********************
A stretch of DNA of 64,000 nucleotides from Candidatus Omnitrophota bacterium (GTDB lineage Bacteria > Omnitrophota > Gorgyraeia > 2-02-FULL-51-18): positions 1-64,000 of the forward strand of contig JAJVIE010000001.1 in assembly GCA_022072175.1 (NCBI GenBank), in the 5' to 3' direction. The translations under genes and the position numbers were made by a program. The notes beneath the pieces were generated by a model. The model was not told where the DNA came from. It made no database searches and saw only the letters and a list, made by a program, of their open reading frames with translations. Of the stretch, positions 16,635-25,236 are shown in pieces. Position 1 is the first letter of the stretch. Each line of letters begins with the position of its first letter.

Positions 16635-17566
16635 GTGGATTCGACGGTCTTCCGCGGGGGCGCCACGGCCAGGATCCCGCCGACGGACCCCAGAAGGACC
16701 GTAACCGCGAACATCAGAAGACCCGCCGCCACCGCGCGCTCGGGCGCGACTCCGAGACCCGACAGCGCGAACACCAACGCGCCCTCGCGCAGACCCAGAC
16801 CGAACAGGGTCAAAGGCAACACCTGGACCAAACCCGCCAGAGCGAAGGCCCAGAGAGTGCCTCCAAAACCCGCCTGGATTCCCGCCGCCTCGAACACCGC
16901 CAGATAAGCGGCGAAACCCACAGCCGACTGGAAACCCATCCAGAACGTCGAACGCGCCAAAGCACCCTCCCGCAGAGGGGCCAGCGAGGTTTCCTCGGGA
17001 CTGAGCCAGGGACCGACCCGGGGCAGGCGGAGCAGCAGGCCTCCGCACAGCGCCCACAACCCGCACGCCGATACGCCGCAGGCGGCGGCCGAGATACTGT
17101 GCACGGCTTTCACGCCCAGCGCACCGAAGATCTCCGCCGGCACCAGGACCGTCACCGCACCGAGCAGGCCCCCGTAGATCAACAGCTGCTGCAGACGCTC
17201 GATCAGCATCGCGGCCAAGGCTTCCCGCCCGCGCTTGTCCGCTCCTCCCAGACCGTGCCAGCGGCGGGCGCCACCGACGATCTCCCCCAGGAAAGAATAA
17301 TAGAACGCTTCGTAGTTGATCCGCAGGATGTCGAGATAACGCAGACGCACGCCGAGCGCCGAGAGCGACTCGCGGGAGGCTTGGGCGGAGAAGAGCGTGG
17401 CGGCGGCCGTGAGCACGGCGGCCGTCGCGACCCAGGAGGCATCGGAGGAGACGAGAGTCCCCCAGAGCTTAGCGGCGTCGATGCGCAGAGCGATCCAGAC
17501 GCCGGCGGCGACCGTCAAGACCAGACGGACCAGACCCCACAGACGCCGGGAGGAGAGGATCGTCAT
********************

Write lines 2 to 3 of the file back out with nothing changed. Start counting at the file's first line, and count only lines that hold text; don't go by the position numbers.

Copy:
Positions 16635-17566
16635 GTGGATTCGACGGTCTTCCGCGGGGGCGCCACGGCCAGGATCCCGCCGACGGACCCCAGAAGGACC